WHMCS – Maximising Performance
If you grow to have a large client base then you might start to find page loads begin to slow down. This is to be expected, because the more data you have, the larger the database becomes, and so calculating and looping through the data will naturally take longer. However there are some things you can do to help keep things fast…
1. Disable Sidebar Stats – The sidebar stats in WHMCS are calculated on every page load. Normally this is no problem but when you get big, it can start to take longer. So to avoid that, simply disable the “Sidebar Statistics” admin role group permission in Setup > Administrator Roles for any roles you use and then the stats won’t be loaded. And all the stats can still be obtained via the actual reports section anyway when you need them.
2. Disable Ticket Counts – When you have a lot of tickets, calculating the number of tickets per status to display each time you open a ticket can slow things down. So to avoid that you can disable the ticket counts by adding the following line to your WHMCS configuration.php file:
$disable_admin_ticket_page_counts = true;
3. Logging – In WHMCS, there are quite a few things you can enable that will log things such as SQL errors, Hooks loading, Module commands, etc. You can find these under Setup >> General Settings >> Other Tab :: SQL Error Reporting | Hooks Debug, Utilities >> Logs >> Module Debug Log. Ensure that these are disabled when not needed for debugging errors that may occur as they can/will increase the database size exponentially.
4. Hooks/Addons – Third party customizations, while a great addition to functionality, can at times slow performance of WHMCS. Ensure that any customization that you are using is up to date and functionality wise, works with the version of WHMCS you are running.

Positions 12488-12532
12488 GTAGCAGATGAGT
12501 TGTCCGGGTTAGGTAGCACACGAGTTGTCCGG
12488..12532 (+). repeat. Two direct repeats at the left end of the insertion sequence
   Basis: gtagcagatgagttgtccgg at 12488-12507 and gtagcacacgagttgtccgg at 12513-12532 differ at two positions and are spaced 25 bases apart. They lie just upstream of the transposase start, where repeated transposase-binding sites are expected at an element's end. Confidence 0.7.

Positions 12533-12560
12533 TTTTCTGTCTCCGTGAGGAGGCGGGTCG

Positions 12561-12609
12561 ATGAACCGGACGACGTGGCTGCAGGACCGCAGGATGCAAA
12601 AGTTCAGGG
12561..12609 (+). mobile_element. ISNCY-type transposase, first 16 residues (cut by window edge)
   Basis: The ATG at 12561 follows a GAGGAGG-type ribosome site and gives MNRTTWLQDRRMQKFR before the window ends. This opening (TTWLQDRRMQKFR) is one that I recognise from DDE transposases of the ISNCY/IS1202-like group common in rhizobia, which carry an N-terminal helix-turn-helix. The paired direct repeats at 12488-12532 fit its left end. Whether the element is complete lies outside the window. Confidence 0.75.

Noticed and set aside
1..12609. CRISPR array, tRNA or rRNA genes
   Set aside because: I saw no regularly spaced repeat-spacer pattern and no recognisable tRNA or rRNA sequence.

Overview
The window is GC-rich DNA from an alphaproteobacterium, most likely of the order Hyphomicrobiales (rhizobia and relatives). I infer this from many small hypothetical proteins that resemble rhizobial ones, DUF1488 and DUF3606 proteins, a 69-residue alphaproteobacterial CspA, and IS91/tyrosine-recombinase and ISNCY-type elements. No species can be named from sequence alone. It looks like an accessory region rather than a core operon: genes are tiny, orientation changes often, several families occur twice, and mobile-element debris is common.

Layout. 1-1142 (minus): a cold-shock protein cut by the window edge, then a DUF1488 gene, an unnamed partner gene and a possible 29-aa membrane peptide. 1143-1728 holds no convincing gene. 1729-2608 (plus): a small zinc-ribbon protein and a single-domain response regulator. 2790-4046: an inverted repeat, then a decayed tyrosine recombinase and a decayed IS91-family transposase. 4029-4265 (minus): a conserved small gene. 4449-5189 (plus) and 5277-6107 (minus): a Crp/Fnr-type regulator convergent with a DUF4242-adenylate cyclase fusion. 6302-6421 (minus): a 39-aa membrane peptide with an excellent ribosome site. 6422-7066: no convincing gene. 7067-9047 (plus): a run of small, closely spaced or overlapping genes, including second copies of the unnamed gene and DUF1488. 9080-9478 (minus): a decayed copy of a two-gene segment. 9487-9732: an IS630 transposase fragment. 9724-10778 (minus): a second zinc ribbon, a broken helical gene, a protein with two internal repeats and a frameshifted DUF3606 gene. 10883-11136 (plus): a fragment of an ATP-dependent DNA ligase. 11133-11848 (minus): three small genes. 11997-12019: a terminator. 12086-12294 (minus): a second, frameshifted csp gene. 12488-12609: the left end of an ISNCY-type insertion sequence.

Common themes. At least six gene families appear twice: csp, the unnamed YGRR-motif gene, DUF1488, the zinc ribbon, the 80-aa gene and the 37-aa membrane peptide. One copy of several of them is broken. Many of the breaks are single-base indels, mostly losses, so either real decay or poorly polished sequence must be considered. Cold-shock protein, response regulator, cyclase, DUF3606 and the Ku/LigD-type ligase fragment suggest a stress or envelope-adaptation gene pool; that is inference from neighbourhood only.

1. MySQL Tweaks – When it comes to performance, a lot of WHMCS performance is dependent upon MySQL being set up properly. Especially on larger databases. All changes need to be made to the server’s my.cnf file under the mysqld section, usually in /etc/my.cnf (cPanel serves and most others). As a starting point, they may want to set max_connections to a low value like 50 and increase based on their available RAM. Other important setting are:
- wait_timeout (at least 300, so MySQL doesn’t drop connections too soon)
- sort_buffer (2-4M seems to be good)
- read_buffer (2-4M seems to be good)
- max_allowed_packet (16M is usually fine).
Once this has been done, restart MySQL and let it run for at least 48 hours. Then you can look into something like MySQLTuner to do an automatic check and see if it makes any suggestions on improvements: http://mysqltuner.com/
As always with MySQL, the above are just general starting guidelines. Ultimately, the best possible performance will require a thorough review and optimization by a qualified database administrator, but this should at least be a good start.
2. System Tweaks – As WHMCS is a PHP/MySQL script, by nature the more RAM/SWAP and raw Processing power you have at your disposal will also help with better performance from your installation.